Melbourne having a crack at a flag this season without Nathan Jones in the centre of the action would not feel right.
The champion midfielder reached 300 games against Richmond, then wore the medical substitute’s vest against North Melbourne – and was good when he replaced the injured Adam Tomlinson – before being an unlucky omission from the team that beat Sydney.
Melbourne veteran Nathan Jones.Credit:Getty Images
He misses this weekend with a hamstring injury so minor that his absence is precautionary as much as anything, but he is no longer an automatic selection while the only unbeaten team in the AFL remains relatively free of injury and keeps winning.
In some ways, the mini-reset might not be a bad thing because the Demons’ spiritual leader must be given every chance to be there in September when the whips are cracking, assuming Melbourne are good enough to finish in the top four.
Hawthorn managed to get Shane Crawford fit and firing for the finals in 2008 and the Demons could do worse than make it their goal to have Jones primed to play his role at the end of 2021.
Jones’ former teammate Daniel Cross has no doubt that the Demons veteran will be able to perform at the pointy end of the season as he is such a competitive person.
But he also knows that the 33-year-old will be rapt, regardless, that there is some light now for the football club he has led for so long through dark times.
“I am sure he just wants what is best for the footy club and I know deep down inside he will be giving it everything he has got because it looks like at this stage there is a fair chance [that Melbourne] are going to play finals,” Cross said.
“There is no doubt he won’t want to miss that because he has been through so many lows.”
Of the 92 players to have played 300 games or more, 22 have played in at least one grand final after passing 300 games. Five of Hawthorn champion Michael Tuck’s 10 grand final appearances came after he had played 300 games while Crawford and former Demons coach Paul Roos – who had a significant influence on Jones – played their first and last grand final after their 300th.
Nathan Jones with his wife Jerri and children Bobby and Remi ahead of his 300th game.Credit:Getty Images
Melbourne champion Robert Flower, who wore the same No.2 jumper as Jones, played his final match in the 1987 preliminary final which the Demons lost in heartbreaking fashion. He was 32 and Melbourne’s second-oldest player in the team was just 26 years old.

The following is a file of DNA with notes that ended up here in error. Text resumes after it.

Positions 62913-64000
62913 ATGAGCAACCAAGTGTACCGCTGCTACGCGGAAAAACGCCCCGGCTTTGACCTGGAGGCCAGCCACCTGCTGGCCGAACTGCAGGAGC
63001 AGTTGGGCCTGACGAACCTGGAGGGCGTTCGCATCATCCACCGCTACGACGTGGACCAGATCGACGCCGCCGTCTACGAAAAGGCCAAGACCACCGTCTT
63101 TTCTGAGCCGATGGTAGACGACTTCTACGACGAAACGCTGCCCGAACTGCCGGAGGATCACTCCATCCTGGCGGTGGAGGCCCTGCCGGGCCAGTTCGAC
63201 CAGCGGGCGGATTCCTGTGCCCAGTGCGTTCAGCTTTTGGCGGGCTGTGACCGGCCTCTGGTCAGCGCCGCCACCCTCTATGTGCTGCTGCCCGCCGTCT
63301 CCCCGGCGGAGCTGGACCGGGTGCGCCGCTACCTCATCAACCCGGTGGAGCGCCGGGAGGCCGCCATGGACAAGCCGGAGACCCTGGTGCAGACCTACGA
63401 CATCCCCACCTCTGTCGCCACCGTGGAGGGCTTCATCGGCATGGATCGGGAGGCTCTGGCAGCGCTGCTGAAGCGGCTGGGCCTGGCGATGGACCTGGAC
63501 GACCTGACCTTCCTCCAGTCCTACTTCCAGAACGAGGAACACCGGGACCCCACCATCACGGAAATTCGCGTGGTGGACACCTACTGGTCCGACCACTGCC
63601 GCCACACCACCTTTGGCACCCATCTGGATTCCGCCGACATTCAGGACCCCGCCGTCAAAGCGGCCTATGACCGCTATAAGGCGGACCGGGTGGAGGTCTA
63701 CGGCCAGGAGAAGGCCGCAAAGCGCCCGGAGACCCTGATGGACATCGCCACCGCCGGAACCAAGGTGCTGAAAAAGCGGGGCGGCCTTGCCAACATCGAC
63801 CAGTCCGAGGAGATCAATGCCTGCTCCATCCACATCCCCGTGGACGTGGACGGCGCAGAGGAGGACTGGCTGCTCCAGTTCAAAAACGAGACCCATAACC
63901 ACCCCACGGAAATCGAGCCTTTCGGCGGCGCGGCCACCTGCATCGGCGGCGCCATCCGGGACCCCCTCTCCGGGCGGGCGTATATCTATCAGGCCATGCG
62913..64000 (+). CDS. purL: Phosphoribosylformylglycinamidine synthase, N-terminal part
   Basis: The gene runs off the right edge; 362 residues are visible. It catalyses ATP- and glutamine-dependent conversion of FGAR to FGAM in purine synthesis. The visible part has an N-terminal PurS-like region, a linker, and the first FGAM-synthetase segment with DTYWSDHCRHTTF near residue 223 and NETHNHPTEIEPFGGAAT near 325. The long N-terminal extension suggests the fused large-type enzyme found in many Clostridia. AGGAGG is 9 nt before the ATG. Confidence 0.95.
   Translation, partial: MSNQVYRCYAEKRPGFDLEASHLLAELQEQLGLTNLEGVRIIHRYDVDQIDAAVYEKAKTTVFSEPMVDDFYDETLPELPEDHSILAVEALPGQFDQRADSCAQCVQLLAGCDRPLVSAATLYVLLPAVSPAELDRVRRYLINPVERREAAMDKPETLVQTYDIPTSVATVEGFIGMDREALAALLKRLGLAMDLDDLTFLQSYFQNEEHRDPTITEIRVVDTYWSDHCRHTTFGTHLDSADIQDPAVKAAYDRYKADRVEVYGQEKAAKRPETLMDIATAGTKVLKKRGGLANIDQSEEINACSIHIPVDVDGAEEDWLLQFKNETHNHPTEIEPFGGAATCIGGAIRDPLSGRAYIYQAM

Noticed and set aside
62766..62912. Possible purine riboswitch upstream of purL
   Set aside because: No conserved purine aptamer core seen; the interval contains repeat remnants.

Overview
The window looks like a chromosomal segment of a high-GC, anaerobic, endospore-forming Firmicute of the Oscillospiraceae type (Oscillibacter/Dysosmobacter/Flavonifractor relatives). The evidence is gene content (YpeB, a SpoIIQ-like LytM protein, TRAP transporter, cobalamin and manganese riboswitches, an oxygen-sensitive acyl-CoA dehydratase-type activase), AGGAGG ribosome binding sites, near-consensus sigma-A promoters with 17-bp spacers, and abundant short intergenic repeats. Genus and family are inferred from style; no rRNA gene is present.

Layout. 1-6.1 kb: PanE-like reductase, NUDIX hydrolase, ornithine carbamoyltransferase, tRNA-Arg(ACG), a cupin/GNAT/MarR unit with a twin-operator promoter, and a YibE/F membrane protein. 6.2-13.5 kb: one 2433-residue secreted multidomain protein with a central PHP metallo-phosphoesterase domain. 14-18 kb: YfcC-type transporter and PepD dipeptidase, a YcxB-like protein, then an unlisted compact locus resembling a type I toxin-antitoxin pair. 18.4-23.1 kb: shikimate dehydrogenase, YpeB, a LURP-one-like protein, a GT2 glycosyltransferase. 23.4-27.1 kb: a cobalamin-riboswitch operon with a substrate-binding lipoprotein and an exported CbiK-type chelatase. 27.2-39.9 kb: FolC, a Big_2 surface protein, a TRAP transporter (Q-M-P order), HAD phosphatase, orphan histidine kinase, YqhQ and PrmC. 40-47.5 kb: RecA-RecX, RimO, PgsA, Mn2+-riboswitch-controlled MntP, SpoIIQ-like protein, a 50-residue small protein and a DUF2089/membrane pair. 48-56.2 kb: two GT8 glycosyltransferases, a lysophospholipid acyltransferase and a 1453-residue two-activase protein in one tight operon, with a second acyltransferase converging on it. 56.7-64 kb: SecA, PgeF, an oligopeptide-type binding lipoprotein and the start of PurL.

Jones is a warrior who will be playing every game as though it is last as he continues to keep his team (skipper Max Gawn has said this year that he can’t help seeing Jones still as his captain) on track to the premiership goal that they are all chasing with renewed fervour and discipline.
Cross, who was dropped when he played his final year at the Western Bulldogs before two strong years at the Demons, said there will be some challenging times ahead for those on the fringes of selection.
“You do have to get on with the job because, really, a lot of it is out of your hands and the only thing you can control is your preparation and how well you play,” Cross said.
‘He is just going to be fronting up each week wherever he plays and just giving it his absolute all.’
“When I was in that position that is all I ever thought about, preparing as best as I could for the team.”
That is all Jones will be thinking about now as his evolution as a leader and person has seen him put all his energies into performing the role required of him as best he can.
However, Cross says there are inevitably down times when doubt creeps in about making your way back, but professional athletes need to push through those moments.
“You definitely have your down times … as a professional you have to get on with the job, put a smile on your face and put your head down and keep charging along,” Cross said.
Having played mainly as a wingman who held his space, Jones’ versatility and resilience should be seen as a major asset for the Demons as he will be able to drop into any line – forward, mid or back – where a gap arises.
The Demons are happy right now to let the cards fall as they are and play what is in front of them, conscious of not trying to be too clever too early.
“He is just going to be fronting up each week wherever he plays and just giving it his absolute all,” Cross said.
But soon enough, decision time will be upon them and Jones must be in their thinking.
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